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Housing is Health Care: Outcomes from Housing High Cost Homeless Hospital Patients

Heath care providers are seeing that supportive housing is a critical intervention in improving the health of long-term homeless persons.


Hospitals and clinics are on the front lines of serving homeless people. A small number of chronic homeless individuals are heavy users of emergency health services and hospitals, taxing a stressed system at high public cost. At times, some of these organizations are criticized for “dumping” homeless patients in areas with shelters and services, such as Skid Row in downtown Los Angeles; but health systems are also engaged as vital partners in the fight against homelessness. For example, groups like National Health Care for the Homeless Council are working on capacity building and policy issues to further collaboration between homelessness and health service providers.

With data showing reduced usage and costs, heath care providers are seeing that supportive housing is a critical intervention in improving the health of long-term homeless persons. Recently, Los Angeles County Department of Health Services—the largest public health system in the country with a $3 billion annual budget—formed a Housing for Health division to find housing opportunities for some of its high-cost, homeless patients. With the impending implementation of the federal Affordable Care Act, large agencies like this have even more incentive to prevent and intervene with homeless patients and help reduce costly readmissions.

An evaluation report released last week by Economic Roundtable provides data supporting the economic benefits of helping the highest-cost homeless patients of Los Angeles hospitals move into supportive housing. With coordination by the Los Angeles office of Corporation for Supportive Housing, hospitals are partnering with housing and service organizations throughout Los Angeles County to identify and prioritize the 10% of homeless patients with the highest public and hospital costs (the “10th decile”); these individuals then receive immediate services and are placed into permanent supportive housing.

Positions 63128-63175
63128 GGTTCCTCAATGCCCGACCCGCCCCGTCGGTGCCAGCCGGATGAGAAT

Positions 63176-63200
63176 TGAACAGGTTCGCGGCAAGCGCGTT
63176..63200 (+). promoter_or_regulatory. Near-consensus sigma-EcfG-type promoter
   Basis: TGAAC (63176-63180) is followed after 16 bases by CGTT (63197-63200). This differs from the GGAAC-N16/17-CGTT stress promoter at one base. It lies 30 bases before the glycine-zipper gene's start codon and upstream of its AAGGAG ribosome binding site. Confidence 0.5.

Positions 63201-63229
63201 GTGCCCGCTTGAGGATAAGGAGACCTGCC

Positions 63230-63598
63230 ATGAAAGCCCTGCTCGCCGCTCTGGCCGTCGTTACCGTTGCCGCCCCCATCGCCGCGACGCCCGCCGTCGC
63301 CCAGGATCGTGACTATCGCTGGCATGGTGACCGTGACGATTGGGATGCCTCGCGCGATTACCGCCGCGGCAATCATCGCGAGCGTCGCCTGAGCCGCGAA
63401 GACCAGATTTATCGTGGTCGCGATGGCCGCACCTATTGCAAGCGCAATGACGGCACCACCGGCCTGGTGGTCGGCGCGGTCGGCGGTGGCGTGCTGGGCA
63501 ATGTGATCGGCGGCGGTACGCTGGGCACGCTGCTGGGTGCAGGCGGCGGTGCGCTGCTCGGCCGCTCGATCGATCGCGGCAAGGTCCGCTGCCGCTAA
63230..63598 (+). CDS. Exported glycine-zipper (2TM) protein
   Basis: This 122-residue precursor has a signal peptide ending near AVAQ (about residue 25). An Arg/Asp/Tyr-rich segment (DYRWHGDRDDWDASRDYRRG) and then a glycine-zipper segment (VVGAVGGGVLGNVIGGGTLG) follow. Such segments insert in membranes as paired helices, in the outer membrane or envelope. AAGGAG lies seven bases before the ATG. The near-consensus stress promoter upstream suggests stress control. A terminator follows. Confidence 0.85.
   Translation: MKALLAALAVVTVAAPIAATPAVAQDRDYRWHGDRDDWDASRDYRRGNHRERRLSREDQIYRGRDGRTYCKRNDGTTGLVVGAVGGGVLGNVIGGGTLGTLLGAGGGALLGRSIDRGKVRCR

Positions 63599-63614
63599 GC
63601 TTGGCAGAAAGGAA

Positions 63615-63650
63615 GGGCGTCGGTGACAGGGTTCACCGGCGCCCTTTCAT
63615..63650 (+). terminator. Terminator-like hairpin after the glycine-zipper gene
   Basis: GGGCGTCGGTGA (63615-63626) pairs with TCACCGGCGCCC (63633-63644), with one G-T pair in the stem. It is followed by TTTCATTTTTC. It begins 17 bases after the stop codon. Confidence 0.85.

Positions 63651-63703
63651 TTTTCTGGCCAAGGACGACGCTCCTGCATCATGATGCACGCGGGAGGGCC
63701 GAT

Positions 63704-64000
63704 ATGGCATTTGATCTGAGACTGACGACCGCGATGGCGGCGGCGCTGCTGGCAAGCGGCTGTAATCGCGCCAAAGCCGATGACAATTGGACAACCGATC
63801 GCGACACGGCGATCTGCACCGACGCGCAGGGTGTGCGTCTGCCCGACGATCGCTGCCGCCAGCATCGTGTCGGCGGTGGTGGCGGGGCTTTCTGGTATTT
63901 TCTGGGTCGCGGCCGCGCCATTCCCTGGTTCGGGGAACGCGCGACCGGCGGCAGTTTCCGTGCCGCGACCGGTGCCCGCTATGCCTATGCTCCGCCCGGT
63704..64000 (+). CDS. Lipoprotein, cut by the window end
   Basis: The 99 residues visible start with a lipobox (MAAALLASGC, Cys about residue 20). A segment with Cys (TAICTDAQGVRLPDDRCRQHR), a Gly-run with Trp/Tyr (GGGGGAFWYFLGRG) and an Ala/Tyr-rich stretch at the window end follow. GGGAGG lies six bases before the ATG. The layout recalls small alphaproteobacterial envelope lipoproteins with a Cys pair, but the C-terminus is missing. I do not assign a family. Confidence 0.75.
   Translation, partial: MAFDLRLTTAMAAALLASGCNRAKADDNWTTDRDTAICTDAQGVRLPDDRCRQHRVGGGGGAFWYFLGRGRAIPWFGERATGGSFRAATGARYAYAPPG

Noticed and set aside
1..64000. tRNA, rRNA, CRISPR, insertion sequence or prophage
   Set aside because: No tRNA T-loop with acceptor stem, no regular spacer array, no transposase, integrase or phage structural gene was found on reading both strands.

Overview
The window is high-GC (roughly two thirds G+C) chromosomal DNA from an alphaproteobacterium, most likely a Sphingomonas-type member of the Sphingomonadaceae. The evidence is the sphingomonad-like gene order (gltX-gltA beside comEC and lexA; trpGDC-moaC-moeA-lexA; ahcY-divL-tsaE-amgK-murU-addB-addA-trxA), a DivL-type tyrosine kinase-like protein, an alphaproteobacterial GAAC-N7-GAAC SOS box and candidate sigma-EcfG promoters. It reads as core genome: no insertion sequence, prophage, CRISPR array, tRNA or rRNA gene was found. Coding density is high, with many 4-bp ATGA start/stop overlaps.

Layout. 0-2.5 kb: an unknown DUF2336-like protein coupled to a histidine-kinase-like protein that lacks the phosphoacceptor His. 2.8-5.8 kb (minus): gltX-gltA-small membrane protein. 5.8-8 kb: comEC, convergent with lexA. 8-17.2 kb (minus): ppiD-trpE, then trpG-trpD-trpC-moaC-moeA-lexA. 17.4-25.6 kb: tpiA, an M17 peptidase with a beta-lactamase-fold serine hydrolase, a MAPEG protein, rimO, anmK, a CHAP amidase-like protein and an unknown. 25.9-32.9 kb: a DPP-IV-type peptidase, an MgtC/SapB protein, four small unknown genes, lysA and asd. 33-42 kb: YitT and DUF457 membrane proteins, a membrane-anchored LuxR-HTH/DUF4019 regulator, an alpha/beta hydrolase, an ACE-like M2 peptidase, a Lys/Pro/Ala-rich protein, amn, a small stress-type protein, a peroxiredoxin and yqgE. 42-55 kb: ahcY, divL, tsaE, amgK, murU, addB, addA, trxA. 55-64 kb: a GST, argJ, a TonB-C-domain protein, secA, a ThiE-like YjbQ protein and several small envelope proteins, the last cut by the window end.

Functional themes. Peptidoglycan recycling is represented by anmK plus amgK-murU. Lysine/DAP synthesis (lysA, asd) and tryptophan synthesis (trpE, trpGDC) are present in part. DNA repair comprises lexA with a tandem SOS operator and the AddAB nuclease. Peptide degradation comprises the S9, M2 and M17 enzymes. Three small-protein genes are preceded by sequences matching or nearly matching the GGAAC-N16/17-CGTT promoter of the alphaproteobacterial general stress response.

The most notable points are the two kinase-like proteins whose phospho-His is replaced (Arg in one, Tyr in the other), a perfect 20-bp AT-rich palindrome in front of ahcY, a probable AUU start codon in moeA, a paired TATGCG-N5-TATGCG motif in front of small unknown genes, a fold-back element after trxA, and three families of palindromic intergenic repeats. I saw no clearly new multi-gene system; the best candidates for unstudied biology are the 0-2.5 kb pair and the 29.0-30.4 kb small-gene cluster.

As outlined in Getting Home: Outcomes from Housing High Cost Homeless Hospital Patients, the coordination between hospitals and community providers is paying off. Among the Economic Roundtable’s findings:

The vast majority of the patients screened as being in the 10th decile had some type of physical or mental disorder, and a majority had a substance abuse disorder. Four out of ten had all three.

Among those referred to the program at two of the hospitals, average annual emergency room visits declined 50%, hospital admissions decreased 71% and inpatient days went down by 84%. Average annual emergency room costs declined by 67% and inpatient costs decreased by 68%.

Average annual total cost (combined across public systems and private hospitals, with the majority being health costs) while homeless was $63,808; after being placed in supportive housing that went down to $16,913.

There is substantial cost avoidance even after accounting for costs to get people into housing and helping to keep them there (e.g. case management and housing subsidies). The project produces $2 in costs avoided for every $1 spent on housing and services in the first year, and in successive years $6 in cost savings for every $1 spent on housing.

Behind the numbers, of course, are real people who benefit from these interventions: people such as Scotty, who has a history of health problems, seizures and addiction but saw his need for hospital visits drop dramatically and his quality of life improve after being connected to supportive housing. For the sake of the thousands of people like Scotty suffering from chronic homelessness, we need to be smarter about aligning our health and housing resources. Not only is it better for our health and well-being, it’s better for our bottom line.

Bill_Pitkin_2011.jpgBill Pitkin oversees the planning, development, implementation, and evaluation of the Conrad N. Hilton Foundation’s domestic priority areas. Find him at @billpiktin.

This post originally appeared on Conrad N. Hilton Foundation’s Horizons blog.



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